One group who had never much appreciated the Stoic Emperor were the Christians. Early in his rule, Marcus Aurelius issued a decree allowing officials to use criminals condemned to death as part of the gladiatorial spectacle. At this time, to declare oneself a Christian--to refuse to offer sacrifice to the Roman gods and obedience to the Roman state--was a capital offense. In an infamous case, when bodies were needed for a public entertainment, officials duly rounded up some Christians, offered them the chance to recant their faith, were conveniently refused, tried, and condemned them. Animals tore apart the old men and boys. The woman Blandina hung on a stake the entire day.


Christianity thrived on such martyrdom. And Christianity offered an eternal life of comfort and bliss that nothing else—certainly not Stoicism—could compete with. For those Romans born to die early of disease or violence; born a slave flogged by the tortur, born a woman married at the age of twelve, born a laborer half-dead from work and little food, Christianity provided an intimate relationship with a loving Father, a community of fellow Christians on earth, and a Heaven and Hell afterward. In that Heaven and Hell, all wrongs would be righted--the tortur punished and the slave freed. Divine justice would prevail, and that justice would not be abstract or impersonal.


By 313 A.D., Emperor Constantine was legalizing Christianity throughout the Roman Empire. An estimated tenth of the population had already converted. Sixty-four years later, Christianity became the official religion, and suddenly the world was full of an evil newly defined and newly dangerous. It existed in people who did not believe what the Church believed. It existed supernaturally in Satan, the fallen angel who had rebelled against God.


For the first Christians, evil must have been puzzling. Why would an all-powerful and omnipresent God allow evil in the world? The early clergy were intellectuals who had no problem turning to Greek philosophy for help. Some of their answers could be found in a revision of Stoicism. What a man might perceive as bad or evil might really be God’s will, and thus a hidden good. Also, bad things didn’t really matter; what mattered was our response to them, our inner virtue—for which, as a Christian, we would be later rewarded. Importantly, the temptation of evil allowed us free will. We were responsible for our actions even in a universe ruled by God. Eventually, the Christian St Augustine would argue that evil was not really included in the Creation but experienced only when a man separated himself from God. Similarly, the Stoics had believed that evil occurred when we failed to follow the logos within us; evil was omission rather than an active presence.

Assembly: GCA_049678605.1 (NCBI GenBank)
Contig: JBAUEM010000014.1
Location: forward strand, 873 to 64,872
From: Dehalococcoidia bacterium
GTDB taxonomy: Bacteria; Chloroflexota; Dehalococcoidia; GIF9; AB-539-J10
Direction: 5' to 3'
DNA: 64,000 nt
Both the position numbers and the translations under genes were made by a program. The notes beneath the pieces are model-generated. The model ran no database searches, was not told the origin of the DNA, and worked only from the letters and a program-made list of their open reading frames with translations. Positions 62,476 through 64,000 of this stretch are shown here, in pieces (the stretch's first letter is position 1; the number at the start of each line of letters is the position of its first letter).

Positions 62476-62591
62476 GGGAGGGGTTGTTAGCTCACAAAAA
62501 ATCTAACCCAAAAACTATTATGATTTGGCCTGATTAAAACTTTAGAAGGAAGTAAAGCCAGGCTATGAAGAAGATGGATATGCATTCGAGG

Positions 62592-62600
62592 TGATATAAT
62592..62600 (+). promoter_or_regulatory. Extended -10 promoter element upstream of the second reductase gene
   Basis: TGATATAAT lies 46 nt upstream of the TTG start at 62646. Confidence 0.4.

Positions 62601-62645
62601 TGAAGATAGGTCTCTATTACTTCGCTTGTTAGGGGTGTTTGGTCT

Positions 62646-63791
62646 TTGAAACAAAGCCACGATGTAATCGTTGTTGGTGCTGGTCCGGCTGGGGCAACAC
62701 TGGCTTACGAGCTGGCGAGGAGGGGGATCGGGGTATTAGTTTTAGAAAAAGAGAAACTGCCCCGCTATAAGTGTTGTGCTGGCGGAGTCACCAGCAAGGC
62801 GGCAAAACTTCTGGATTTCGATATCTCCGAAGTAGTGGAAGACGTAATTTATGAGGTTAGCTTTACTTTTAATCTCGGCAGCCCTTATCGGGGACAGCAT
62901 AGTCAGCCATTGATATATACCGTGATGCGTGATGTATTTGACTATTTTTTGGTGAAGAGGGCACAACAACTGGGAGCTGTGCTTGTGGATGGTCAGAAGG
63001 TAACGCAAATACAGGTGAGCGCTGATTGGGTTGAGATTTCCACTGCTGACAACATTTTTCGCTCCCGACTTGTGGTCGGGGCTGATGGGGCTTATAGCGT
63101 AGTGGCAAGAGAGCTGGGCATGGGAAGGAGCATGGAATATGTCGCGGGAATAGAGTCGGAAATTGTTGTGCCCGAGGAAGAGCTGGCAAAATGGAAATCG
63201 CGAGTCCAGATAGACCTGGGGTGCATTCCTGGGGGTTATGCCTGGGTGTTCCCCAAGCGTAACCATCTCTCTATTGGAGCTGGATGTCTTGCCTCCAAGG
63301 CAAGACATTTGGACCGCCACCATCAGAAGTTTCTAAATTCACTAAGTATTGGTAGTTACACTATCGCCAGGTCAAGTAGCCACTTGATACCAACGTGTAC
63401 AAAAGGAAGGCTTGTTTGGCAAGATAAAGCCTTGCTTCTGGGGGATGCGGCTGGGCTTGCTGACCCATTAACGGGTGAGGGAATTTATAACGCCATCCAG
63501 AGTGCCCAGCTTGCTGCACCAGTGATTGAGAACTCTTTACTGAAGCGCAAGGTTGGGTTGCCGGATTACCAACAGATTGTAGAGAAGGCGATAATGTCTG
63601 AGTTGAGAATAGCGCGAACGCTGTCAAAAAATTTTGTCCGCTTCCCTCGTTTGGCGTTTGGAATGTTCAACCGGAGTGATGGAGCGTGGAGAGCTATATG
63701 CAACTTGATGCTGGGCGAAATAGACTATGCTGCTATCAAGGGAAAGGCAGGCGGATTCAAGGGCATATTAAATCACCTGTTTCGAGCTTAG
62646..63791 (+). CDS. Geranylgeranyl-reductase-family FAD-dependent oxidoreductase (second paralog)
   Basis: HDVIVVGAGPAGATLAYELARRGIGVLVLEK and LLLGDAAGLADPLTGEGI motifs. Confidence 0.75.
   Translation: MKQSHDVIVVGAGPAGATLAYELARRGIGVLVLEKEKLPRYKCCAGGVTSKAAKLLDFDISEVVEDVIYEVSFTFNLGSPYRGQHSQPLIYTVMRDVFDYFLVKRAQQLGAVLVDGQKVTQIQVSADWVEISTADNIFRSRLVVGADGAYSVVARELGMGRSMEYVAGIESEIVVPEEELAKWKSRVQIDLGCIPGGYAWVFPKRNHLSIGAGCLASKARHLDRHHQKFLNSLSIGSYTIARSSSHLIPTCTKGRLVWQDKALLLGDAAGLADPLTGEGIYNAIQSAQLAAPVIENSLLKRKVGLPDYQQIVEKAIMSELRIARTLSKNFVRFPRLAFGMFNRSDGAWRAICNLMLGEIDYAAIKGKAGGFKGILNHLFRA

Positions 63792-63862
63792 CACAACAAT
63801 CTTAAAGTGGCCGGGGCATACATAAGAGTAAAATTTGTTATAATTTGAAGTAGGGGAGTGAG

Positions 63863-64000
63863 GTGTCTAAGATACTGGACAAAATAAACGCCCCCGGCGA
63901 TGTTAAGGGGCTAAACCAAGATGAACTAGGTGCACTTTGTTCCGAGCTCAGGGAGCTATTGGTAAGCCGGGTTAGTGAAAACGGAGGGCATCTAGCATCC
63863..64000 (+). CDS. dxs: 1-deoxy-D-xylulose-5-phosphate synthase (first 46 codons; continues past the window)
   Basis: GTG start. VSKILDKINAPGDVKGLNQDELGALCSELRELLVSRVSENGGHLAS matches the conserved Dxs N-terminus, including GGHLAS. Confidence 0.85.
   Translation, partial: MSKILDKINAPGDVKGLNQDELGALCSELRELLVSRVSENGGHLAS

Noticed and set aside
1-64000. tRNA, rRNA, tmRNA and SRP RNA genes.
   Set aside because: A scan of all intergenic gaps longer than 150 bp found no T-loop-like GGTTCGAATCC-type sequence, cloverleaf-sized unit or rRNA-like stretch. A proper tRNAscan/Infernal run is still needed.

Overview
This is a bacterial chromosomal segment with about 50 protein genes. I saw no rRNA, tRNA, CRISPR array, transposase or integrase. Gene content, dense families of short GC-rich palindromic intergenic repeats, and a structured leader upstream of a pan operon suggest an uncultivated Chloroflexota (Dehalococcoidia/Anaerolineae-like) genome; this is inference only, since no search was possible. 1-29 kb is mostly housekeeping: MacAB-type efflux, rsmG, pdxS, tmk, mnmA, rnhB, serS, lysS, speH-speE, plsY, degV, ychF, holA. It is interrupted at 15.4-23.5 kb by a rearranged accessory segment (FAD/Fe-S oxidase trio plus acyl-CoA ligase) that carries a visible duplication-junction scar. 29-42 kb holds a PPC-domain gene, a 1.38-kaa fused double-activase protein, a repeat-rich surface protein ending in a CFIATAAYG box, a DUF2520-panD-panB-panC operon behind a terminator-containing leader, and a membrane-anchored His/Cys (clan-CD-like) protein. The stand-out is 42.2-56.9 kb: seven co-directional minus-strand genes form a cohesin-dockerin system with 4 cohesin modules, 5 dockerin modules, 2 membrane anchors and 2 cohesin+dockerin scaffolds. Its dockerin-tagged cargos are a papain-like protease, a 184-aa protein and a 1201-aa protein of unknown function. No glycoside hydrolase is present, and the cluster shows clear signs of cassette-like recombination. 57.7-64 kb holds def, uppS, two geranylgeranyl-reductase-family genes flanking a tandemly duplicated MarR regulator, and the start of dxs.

Christianity could borrow so much from Stoicism because the two religions already had so much in common. Both believed in a divine Providence interested in humanity and requiring certain moral behavior. The Stoic version of Providence was an impersonal, pervasive intelligence that was matter interpenetrated with pneuma. The Christian version was a loving, personal, transcendent Creator who existed outside matter. In both viewpoints, man was made in God’s image; the logos in us reflected the logos of the universe. Thus all men were brothers or, as Marcus Aurelius would have it, citizens in a great city.